Certbot apache plugin missing

Could not choose appropriate plugin: The requested apache plugin does not appear to be installed
Attempting to renew cert from /etc/letsencrypt/renewal/nucco.org.conf produced an unexpected error: The requested apache plugin does not appear to be installed. Skipping.

When this happens, all you need to do is install “python-certbot-apache”.

Migrate from one Gmail Account to Another, 2017 edition /1

Email and Contacts

Migrating from your teenage Gmail account with the unprofessional, or hard to share email address to a new spiffy, professional email address is really easy, but scarcely documented. Here is how to do it.

Sign in to your new Account, and go to Settings (the cog wheel):

Screenshot of how to get to Settings

Then go to Accounts and Import, and select Import from another address.

From here, you need only sign in to the old Gmail address and Google will take care of the import in the background.

screenshot of accounts and imports tab with the import from another address button highlighted

You need to make sure that you have enough storage in your account for both the new and the old data. For me, this meant ensuring that I had the $2 a month 100GB plan for Google. Totally worth it. I just wish they had a 10TB option for $9.99 a month so I could use it as my cloud drive to rule them all 🙂


USB3 Ethernet Adaptors Are OK

The Internet forums would have you believe that USB-based ethernet adaptors aren’t good enough if you’re performance conscious. I’m planning to deploy an Intel NUC mini-PC as a home router/firewall. NUCs only have one ethernet adaptor built in, but have USB3 ports.

I naturally wanted to find out what performance I might be sacrificing if I used a USB3 port as the second LAN port on the NUC, so I got an Anker-branded USB3 to Ethernet adaptor, plugged it into a laptop, and configure iperf3 as a server on my desktop.

Connecting to host, port 5201
[  4] local port 54918 connected to port 5201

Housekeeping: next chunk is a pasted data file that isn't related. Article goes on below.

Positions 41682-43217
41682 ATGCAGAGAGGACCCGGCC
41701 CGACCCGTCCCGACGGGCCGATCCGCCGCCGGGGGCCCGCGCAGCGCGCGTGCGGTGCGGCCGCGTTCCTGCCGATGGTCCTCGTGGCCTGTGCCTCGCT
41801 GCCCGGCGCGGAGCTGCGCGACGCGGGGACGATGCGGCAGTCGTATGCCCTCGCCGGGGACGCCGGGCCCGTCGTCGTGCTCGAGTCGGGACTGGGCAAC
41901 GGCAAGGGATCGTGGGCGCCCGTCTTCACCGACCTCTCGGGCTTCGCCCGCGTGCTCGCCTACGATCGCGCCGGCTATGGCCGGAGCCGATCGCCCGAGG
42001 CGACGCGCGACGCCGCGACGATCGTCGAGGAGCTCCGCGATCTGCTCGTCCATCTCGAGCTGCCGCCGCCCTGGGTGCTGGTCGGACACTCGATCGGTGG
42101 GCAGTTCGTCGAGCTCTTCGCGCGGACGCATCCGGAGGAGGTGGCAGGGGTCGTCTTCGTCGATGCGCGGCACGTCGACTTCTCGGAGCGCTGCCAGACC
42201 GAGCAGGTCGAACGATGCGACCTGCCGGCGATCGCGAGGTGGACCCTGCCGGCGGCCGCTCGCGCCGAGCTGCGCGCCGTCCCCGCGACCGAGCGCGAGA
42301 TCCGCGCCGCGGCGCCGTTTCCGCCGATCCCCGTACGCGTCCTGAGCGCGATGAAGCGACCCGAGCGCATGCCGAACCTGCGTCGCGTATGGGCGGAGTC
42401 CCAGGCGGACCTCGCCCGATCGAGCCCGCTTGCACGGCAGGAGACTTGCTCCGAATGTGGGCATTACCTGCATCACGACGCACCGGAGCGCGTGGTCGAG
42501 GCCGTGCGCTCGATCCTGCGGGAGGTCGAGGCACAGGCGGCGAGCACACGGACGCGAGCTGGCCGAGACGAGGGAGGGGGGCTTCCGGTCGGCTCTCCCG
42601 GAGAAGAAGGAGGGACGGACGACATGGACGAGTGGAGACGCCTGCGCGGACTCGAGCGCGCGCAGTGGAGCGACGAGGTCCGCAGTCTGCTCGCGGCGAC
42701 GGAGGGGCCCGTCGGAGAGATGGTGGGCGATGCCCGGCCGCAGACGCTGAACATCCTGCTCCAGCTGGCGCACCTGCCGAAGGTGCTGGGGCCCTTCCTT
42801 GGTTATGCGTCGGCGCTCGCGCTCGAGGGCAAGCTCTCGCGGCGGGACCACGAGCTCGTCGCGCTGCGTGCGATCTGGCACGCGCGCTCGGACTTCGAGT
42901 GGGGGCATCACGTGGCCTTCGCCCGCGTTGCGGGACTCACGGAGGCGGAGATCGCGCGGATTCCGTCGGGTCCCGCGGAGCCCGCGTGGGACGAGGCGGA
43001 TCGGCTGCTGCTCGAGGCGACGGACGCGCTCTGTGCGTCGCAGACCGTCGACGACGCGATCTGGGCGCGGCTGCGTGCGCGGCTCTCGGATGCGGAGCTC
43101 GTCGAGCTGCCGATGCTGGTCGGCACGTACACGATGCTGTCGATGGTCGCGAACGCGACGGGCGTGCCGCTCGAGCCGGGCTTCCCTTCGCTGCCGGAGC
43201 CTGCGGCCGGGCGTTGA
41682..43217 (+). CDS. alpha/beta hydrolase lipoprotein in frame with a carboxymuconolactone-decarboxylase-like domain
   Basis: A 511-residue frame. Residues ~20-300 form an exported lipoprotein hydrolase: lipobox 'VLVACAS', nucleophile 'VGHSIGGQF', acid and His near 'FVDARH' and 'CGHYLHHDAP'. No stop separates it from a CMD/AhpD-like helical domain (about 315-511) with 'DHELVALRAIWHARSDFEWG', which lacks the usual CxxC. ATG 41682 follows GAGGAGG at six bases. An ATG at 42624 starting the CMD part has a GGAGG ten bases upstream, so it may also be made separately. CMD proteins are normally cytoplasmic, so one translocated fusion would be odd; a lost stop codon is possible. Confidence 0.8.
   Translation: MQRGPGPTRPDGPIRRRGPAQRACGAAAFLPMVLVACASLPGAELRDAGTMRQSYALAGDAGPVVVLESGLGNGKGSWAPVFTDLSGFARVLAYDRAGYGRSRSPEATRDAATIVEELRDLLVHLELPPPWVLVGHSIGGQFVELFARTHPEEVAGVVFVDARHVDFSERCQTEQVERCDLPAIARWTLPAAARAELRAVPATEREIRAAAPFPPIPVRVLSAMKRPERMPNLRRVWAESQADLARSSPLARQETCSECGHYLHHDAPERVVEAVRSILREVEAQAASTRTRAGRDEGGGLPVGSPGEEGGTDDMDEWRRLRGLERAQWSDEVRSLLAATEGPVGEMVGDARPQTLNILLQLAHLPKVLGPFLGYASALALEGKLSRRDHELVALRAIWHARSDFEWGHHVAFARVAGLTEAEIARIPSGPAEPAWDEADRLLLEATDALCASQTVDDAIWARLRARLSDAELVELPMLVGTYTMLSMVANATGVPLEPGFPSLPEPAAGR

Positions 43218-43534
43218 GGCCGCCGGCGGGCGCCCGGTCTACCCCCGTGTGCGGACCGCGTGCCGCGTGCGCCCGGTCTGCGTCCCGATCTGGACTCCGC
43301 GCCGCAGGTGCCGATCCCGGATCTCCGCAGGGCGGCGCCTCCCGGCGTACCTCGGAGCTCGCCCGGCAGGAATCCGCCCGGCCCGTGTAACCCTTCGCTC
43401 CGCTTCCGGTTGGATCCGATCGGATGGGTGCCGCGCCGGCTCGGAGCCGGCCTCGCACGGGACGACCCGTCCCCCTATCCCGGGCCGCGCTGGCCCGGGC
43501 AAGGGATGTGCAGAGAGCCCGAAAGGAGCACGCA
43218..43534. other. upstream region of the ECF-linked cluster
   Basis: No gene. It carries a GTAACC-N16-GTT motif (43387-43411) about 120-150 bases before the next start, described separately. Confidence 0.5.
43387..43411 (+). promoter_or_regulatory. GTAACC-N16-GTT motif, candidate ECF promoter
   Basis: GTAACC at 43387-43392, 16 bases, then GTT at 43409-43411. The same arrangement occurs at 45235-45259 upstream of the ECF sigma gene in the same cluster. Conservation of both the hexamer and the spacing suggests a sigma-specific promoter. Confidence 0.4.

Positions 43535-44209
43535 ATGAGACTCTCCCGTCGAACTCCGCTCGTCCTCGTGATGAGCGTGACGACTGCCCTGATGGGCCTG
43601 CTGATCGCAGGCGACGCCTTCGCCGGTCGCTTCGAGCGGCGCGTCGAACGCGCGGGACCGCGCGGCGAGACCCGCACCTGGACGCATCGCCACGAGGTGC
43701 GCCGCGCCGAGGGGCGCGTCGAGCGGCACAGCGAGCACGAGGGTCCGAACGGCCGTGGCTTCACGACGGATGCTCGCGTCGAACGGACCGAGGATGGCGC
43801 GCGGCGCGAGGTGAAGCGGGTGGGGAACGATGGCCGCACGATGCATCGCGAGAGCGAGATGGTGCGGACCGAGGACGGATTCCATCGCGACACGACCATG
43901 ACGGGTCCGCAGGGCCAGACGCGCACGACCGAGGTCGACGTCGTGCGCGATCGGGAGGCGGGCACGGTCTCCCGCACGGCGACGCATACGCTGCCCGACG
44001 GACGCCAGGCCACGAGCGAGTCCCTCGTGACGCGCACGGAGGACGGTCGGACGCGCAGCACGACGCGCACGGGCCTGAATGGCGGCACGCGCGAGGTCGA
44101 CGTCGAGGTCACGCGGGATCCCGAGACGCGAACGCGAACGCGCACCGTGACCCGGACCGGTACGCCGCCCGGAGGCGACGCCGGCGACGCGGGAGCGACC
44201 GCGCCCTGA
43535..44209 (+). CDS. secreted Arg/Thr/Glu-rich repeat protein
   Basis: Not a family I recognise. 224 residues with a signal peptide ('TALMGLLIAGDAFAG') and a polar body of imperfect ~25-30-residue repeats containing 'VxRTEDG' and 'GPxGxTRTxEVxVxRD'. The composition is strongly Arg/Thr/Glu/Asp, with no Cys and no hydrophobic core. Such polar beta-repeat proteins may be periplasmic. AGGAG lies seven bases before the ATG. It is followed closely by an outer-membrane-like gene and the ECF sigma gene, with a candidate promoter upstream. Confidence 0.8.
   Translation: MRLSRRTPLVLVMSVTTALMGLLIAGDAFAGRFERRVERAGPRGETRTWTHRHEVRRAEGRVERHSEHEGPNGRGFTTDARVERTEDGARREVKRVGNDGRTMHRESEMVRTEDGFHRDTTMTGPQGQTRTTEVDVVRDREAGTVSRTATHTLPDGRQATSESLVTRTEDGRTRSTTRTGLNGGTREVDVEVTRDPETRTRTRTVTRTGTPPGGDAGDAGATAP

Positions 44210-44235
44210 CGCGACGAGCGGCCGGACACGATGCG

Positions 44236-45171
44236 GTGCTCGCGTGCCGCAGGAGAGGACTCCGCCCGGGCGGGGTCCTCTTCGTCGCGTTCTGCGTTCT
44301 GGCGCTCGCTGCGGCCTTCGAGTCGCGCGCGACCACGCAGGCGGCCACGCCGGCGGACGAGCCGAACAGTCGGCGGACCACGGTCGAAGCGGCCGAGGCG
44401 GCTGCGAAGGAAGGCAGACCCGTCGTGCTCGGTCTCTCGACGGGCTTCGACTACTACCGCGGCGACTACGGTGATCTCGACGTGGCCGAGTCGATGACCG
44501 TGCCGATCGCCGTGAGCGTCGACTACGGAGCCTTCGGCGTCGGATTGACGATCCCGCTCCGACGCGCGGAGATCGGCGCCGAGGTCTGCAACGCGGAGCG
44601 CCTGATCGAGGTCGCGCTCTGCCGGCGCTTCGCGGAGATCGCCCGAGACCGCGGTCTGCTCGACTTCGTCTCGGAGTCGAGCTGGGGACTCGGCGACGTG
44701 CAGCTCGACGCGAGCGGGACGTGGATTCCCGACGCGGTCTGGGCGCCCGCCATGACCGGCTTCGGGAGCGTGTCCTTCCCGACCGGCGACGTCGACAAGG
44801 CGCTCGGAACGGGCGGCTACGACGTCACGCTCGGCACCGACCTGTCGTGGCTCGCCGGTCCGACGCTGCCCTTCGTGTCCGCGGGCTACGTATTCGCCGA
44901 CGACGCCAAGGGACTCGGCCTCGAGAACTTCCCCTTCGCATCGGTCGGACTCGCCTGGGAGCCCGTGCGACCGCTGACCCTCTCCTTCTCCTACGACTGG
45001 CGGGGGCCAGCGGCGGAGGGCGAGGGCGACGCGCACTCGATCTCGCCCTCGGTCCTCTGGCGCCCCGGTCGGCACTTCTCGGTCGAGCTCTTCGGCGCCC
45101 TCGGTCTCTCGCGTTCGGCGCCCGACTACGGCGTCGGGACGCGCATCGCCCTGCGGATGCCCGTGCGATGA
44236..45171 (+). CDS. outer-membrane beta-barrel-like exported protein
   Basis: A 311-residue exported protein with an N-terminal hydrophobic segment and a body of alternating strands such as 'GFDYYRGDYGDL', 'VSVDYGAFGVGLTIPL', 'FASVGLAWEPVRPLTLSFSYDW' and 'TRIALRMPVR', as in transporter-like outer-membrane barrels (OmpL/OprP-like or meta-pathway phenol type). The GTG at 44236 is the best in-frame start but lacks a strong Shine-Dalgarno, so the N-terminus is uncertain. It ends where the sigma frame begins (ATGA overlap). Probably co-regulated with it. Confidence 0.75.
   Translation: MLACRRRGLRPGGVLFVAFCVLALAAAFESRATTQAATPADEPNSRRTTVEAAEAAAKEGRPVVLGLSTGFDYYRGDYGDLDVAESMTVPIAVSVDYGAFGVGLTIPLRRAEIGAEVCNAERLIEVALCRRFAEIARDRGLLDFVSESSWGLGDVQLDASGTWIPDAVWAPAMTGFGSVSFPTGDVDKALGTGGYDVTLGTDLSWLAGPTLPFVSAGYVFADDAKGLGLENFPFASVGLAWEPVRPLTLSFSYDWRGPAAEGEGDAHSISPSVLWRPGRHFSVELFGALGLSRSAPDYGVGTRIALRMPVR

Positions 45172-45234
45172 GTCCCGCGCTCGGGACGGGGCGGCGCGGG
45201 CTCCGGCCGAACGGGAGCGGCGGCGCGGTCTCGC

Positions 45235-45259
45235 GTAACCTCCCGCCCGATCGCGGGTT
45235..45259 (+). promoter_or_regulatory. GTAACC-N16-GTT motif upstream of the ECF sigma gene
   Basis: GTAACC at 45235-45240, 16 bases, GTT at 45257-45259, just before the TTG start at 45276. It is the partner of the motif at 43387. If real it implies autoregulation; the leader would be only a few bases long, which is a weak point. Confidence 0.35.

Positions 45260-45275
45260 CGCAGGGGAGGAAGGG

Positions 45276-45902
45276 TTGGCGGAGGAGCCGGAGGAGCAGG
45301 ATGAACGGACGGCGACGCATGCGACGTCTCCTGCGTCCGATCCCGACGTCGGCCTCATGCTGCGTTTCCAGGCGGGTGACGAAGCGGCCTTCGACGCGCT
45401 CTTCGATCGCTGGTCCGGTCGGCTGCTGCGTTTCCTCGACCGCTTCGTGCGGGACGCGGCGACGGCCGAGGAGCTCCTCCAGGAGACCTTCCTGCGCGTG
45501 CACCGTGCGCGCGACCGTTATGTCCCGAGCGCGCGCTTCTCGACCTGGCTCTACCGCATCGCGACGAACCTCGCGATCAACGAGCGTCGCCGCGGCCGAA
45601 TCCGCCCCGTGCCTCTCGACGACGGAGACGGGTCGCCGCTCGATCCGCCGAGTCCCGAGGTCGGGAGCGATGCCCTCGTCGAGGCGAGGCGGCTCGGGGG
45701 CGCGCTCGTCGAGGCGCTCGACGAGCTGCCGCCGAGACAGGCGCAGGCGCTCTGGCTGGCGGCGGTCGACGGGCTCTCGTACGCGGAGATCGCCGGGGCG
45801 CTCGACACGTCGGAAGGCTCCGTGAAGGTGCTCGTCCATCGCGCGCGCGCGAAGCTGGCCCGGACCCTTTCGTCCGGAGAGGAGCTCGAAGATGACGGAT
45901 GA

[ ID] Interval           Transfer     Bandwidth
[  4]   0.00-1.00   sec   106 MBytes   886 Mbits/sec                  
[  4]   1.00-2.00   sec   104 MBytes   871 Mbits/sec                  
[  4]   2.00-3.00   sec  93.5 MBytes   784 Mbits/sec                  
[  4]   3.00-4.00   sec   106 MBytes   886 Mbits/sec                  
[  4]   4.00-5.00   sec   103 MBytes   866 Mbits/sec                  
[  4]   5.00-6.00   sec   102 MBytes   858 Mbits/sec                  
[  4]   6.00-7.00   sec   106 MBytes   886 Mbits/sec                  
[  4]   7.00-8.00   sec   104 MBytes   873 Mbits/sec                  
[  4]   8.00-9.00   sec   108 MBytes   908 Mbits/sec                  
[  4]   9.00-10.00  sec   111 MBytes   931 Mbits/sec       

The performance speaks for itself. It works just as good as the built-in ethernet card.

Don’t be swayed by vague claims about the suitability of USB ethernet adaptors for use in homebrew routers. They seem fine for the task.

VMWare Workstation 9 vs 12: Quick Card


A quick information card comparing VMWare Workstation 9.0 with Workstation 12.0 Pro.

The Old Version (9.0)


  • There are many modal dialogs which often get in the way (example, the virtual network editor)
  • Too many clicks required to get some basic information (like NIC mac addresses)
  • Too many clicks to add extra hardware to VMs
  • limited ability to scale virtual machines to fit monitors.


  • Performance for my use case (Linux dev and test boxes, enterprise networking and Web App Firewall virtual machines, Windows Server and windows 7/8/10 VMs  for test and experimentation) is more than satisfactory. All I had to do was fully load my core i5 3570K box with 32GB of RAM (which I have yet to exhaust), and replace the spinning disk with SSDs (1.5TB worth for both bulk storage and VM disks).

Guest OS Compatibility

  • As far as my experience goes, I’m able to deploy everything I want on Vmware workstation 9.0. This includes Windows Server 2012 and Windows 10.

What’s Changed?

(this is not an exhaustive list):

  • It still looks and feels mostly the same as version 9.0
  • The virtual network editor no longer appears to be modal which is nice
  • It no longer assigns Floppy Disk controllers to new VMs — hurray!

What Hasn’t Changed?

  • It still takes too many clicks to add hardware to VMs (VMWare ESX is easier in this aspect)
  • Still too many clicks to find a NIC’s MAC address
  • Still limited scaling options it seems (it either adjusts the VM resolution, or adjusts the window size of the hypervisor). It would be nice if it allowed you to resize a window in the hypervisor by scaling the guest OS.

What would it take for me to upgrade?

  • A lower asking price


  • My use case is probably a narrow one. You should make sure you consider your own needs when evaluating version 12.0